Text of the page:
Dr Gibrilla Abass, a Senior Research Scientist at the University of Environment and Sustainable Development, has advised the government to consult academia in its fight against illegal mining.
According to him, the halt in illegal mining cannot be sustained if government fails to collaborate with Academia and industry players. As a result, it may likely miss out on Sustainable Development Goal Six.
SDG six seeks to ensure the provision of potable drinking water for its citizens and in an event that the illegal menace is not curbed, it can affect its achievements.
Dr Abass further explained that the state must engender collaboration with social and political scientists to find a more workable means to halt the threat.
“We need to link up the hard core sciences with the social and political sciences so that when you’re addressing some of these issues we don’t have that disconnect.
“Yes, when you go for the natural science and you see pollution at an alarming state, the first thing you will do is to raise the red flag that it should be stopped. Now when you stop it, what alternative are you giving to the people? Until we begin to think about what alternative we give to the people who depend solely on this as their means of livelihood, then I think we can’t get anywhere and I think that is where the focus of our discussion must be.”Gibrilla Abass
He made this revelation at the first International Sustainable Development Conference organised by the University of Environment and Sustainable Development.
Protecting the environment
Additionally, Dr Abass maintained that “we can still mine and get the full potential of our natural resources at the same time protect our environment and natural resources”.
On his part, the Vice-Chancellor of the University of Environment and Sustainable Development, Prof Eric Nyarko Sampson, revealed that the University is determined to follow its mandate to research and proffer viable solutions to the problems of the Country and Sub-Saharan Africa.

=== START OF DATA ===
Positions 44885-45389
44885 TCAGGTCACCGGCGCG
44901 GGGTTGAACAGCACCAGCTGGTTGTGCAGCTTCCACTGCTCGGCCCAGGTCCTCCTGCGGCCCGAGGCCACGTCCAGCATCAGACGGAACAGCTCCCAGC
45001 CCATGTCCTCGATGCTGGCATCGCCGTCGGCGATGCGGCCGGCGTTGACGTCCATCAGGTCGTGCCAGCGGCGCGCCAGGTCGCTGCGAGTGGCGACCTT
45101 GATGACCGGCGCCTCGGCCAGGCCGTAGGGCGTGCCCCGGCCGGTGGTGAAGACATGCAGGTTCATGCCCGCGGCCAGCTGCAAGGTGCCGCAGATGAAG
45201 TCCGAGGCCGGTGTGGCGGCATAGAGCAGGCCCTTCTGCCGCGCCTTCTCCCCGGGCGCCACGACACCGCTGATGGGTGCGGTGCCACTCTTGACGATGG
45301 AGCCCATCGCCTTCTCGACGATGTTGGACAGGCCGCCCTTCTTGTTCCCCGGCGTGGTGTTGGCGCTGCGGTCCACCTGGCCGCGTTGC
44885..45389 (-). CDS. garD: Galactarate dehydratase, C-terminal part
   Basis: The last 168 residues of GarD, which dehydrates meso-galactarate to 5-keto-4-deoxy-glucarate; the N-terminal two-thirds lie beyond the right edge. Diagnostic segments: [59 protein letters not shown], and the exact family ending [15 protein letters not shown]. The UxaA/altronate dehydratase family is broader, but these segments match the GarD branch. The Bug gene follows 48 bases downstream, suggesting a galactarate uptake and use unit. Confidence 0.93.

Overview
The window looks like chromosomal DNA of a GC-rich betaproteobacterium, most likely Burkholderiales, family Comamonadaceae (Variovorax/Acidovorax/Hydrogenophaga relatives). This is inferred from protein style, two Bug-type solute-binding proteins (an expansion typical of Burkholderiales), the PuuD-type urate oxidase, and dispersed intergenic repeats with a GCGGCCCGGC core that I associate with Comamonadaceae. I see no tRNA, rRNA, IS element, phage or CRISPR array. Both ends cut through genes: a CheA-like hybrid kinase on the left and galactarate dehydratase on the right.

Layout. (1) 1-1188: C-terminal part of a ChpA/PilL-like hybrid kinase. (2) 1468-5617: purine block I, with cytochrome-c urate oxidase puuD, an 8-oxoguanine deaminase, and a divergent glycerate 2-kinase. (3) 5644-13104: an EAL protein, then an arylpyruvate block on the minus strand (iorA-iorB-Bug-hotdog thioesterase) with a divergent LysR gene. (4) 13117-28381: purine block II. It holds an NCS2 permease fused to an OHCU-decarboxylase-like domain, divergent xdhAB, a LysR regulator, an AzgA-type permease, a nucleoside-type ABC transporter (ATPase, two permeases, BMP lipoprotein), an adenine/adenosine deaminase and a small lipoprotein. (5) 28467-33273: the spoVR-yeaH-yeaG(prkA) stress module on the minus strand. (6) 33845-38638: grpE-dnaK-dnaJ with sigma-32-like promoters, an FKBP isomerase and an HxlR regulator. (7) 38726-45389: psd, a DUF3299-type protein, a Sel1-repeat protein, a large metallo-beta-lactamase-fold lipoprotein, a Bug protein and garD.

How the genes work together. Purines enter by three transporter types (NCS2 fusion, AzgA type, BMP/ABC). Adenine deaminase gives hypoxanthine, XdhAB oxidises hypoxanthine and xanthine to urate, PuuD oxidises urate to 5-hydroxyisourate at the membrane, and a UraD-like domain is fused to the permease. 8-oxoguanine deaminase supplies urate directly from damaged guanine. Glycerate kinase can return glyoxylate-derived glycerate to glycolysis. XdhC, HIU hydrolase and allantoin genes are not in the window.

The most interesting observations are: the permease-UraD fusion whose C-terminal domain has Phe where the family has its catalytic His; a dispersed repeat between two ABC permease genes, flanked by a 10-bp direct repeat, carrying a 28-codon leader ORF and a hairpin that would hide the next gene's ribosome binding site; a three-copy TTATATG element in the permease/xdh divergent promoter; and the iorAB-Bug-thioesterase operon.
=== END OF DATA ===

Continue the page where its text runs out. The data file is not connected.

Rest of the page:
“We think that the focus must be on the environment. How do we protect, secure and make the environment sustainable? In sustainability, we are talking about the implications of our actions towards the environment now”.Prof Eric Nyarko Sampson
Furthermore, Prof Nyarko, indicated that the University is working had with industry in the formulation of its curricula in order to bridge the gap. Also, he noted that this will enable them produce relevant human resources for development.
Resident Director of Fredrich Ebert-Stiftung Ghana, Johann Ivanov urged African leaders to show the political will towards the achievements of the Sustainable Development Goals.
The conference brought together non-governmental organisations, civil society organisations, political actors and members from Academia to share ideas on sustainable development within the Sub-Saharan Africa context.
Alternative livelihood for illegal miners
Meanwhile, the Founder and Chief Executive Officer (CEO) of Sunyani-based Global Media Foundation (GLOMeF) Raphael Godlove Ahenu, has called on government to create alternative employment opportunities for illegal miners via vocational and technical training.
According to him, illegal miners engage in the activity due to lack of alternative jobs and that government’s help will go a long way.
“I commend the government for the effort to stop illegal mining but they need to get the youth busy elsewhere, otherwise we are only pouring water in a basket”.Raphael Godlove Ahenu
He further urged President Akufo-Addo not to succumb to any external influence to stop the fight against illegal mining.
“The fight against the menace, when sustained, will bring positive outcomes and further stop the destruction of Ghana’s water bodies and vegetation”.Raphael Godlove Ahenu